ESG roundup: Impact investing, Climate Bonds Initiative on solar assets
GLOBAL – With the help of strong UK and EU policy support, impact investing – where a measurable social and/or environmental impact is generated alongside a financial return – is developing rapidly across the investment community and all economic sectors, according to a report by the UK Sustainable Investment and Finance Association (UKSIF).
The report, called 'The Future of Investment: Impact Investing', shows that impact investing involves a range of different investment vehicles, from loans and equity to bonds.
It also highlights the opportunities and supporting regulatory regimes for impact investing in the UK.
The report presents regulatory and other barriers to the sector and lessons, which the UK can take from abroad, along with expectations of significant sector growth over the next 5-10 years.
UKSIF chief executive Simon Howard said: "While impact investing may not be considered conventional investment practice today, our panellists argue that it might be in 10 years' time.
"If they are right, it may mean significant changes in some institutional portfolios and perhaps whole new types of retail investment emerging.
"The different motivations that drive this activity – from cost-cutting by government to belief driven by personal experience – and the expectations that market-level returns are possible from certain impact investments justify the growing sophistication of opportunities already apparent."
The report features industry leaders from Big Society Capital, Bridges Ventures, ClearlySo, Investing for Good, Social Finance, Triodos Bank and Worthstone.
In other news, the Climate Bonds Initiative has issued proposed eligibility criteria for solar assets under the Climate Bond Standard and Certification Scheme.
The criteria are added to those for wind energy to become the second batch of eligible assets for bond certification.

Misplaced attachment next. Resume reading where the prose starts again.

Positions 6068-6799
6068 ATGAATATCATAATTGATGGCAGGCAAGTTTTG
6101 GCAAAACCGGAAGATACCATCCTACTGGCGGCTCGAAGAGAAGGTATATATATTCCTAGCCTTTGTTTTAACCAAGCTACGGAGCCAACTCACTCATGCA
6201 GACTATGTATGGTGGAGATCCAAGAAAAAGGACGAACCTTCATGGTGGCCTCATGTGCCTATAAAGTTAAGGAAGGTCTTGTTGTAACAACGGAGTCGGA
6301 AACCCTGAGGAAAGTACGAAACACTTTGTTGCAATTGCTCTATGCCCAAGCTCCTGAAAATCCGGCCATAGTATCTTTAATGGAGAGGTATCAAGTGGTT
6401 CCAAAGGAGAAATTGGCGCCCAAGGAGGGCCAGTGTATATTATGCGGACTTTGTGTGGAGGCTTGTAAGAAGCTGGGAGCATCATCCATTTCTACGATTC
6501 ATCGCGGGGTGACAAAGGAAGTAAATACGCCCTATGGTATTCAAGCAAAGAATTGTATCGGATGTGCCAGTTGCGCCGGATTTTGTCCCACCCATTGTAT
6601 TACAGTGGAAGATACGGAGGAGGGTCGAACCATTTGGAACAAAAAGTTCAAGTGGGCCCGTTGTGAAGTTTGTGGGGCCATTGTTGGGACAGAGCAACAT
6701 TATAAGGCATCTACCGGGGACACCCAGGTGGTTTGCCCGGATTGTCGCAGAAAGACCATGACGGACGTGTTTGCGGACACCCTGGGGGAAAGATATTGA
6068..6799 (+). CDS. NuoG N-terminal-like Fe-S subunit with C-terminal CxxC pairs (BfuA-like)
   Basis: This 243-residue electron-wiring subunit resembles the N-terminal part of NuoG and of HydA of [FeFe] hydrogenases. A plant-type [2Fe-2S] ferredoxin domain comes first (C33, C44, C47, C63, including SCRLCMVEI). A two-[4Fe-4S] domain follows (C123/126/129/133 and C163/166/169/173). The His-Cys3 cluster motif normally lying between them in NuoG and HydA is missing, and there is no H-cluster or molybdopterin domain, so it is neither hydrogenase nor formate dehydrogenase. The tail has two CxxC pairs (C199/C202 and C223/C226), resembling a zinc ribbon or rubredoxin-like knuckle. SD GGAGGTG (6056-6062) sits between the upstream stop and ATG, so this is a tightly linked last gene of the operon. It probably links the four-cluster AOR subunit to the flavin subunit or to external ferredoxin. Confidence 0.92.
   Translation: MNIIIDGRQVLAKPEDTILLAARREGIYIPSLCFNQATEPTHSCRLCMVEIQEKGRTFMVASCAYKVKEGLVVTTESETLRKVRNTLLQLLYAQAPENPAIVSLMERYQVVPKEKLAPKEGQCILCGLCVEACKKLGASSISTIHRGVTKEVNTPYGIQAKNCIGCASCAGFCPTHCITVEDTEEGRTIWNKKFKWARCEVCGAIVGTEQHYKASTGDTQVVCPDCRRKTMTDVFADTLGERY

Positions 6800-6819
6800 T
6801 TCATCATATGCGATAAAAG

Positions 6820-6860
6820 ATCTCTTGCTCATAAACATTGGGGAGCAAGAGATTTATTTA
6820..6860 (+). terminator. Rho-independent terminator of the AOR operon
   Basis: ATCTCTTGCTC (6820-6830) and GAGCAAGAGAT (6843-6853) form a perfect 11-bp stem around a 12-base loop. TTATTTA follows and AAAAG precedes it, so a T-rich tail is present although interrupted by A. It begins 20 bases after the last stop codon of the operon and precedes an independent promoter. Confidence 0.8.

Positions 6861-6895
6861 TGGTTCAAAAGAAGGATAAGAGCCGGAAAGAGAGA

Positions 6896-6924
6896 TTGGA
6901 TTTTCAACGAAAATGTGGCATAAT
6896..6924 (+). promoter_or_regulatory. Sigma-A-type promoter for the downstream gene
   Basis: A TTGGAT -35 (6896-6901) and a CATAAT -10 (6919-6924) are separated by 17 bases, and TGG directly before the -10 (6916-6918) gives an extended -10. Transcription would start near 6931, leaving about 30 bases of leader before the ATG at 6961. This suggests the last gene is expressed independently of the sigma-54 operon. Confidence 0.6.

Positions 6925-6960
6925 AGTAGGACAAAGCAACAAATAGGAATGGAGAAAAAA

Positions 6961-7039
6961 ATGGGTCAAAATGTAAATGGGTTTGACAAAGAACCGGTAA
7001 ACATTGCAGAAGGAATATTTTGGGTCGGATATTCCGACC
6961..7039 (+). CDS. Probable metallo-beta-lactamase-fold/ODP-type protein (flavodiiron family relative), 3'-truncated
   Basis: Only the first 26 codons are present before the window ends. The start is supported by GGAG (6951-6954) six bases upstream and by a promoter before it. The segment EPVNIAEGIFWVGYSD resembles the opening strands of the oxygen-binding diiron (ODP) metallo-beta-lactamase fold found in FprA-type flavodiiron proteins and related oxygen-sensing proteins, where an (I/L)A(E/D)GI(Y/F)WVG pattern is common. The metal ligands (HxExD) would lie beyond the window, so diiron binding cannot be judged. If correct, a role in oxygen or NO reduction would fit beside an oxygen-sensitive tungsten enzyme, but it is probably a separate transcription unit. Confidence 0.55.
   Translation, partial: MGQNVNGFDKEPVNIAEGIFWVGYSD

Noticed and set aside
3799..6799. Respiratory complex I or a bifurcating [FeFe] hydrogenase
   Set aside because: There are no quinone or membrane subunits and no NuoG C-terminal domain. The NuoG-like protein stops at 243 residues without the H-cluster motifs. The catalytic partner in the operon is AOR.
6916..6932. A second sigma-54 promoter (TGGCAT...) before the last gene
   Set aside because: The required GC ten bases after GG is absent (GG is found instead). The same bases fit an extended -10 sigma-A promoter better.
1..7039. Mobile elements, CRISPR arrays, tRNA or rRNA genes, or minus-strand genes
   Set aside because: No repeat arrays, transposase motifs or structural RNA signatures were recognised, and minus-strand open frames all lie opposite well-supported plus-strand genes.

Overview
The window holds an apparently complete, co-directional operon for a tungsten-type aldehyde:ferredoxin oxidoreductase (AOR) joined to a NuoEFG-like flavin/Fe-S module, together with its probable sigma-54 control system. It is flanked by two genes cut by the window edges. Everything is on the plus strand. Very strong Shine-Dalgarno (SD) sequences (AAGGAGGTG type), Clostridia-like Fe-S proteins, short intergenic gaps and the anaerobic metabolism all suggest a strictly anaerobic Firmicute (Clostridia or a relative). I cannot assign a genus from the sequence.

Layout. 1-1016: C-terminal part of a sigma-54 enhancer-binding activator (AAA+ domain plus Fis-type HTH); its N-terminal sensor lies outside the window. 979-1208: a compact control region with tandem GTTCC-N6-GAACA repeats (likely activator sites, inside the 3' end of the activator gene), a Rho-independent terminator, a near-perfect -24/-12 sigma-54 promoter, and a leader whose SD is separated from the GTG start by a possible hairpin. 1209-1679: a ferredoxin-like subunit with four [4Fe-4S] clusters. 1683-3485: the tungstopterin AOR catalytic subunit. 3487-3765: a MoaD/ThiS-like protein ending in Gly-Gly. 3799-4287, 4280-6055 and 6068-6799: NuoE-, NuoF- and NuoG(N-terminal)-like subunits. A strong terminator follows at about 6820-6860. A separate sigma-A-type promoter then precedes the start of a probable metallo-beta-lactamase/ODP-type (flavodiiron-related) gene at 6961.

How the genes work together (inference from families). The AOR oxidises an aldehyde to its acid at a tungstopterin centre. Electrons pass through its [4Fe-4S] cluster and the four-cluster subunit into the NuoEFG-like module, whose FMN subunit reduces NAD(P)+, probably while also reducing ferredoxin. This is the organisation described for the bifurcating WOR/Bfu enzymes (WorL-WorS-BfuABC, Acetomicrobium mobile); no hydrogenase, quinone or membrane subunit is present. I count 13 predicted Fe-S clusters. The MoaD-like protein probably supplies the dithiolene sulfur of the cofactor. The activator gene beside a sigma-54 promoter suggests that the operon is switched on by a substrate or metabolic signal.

Climate Bonds chief executive Sean Kidney said: "Solar energy seems like a straightforward fixed asset to include in our definition of a low-carbon economy.
"But we needed an expert working group to address questions around potential environmental impacts, fossil fuel back-up and supply-chain manufacturing to make sure we have all bases covered.
"Certification will be most useful for utilities and banks looking to issue corporate bonds where the proceeds are then allocated to solar assets.
"Solar eligibility criteria confirm assets that can be counted in pools qualifying for Climate Bonds labelling. The rest of the Climate Bond Standard provides assurance for investors around the proper use of proceeds."
Matthew Hale, managing director and environment executive at Bank of America Merrill Lynch, said: "This will be a very useful tool for us to apply with bond-issuing clients who want to be recognised for their contribution to a low-carbon economy."
The project has received funding from the Bank of America Foundation.
The first set of criteria released by the working group for public consultation relates to fixed assets for solar power generation or for transmission infrastructure to deliver such electricity.
The criteria specifies the amount of non-solar fuel back-up or hybridisation allowed for projects such as concentrated solar power plants at 15%.
Criteria for manufacturers in the solar supply chain will follow in the autumn.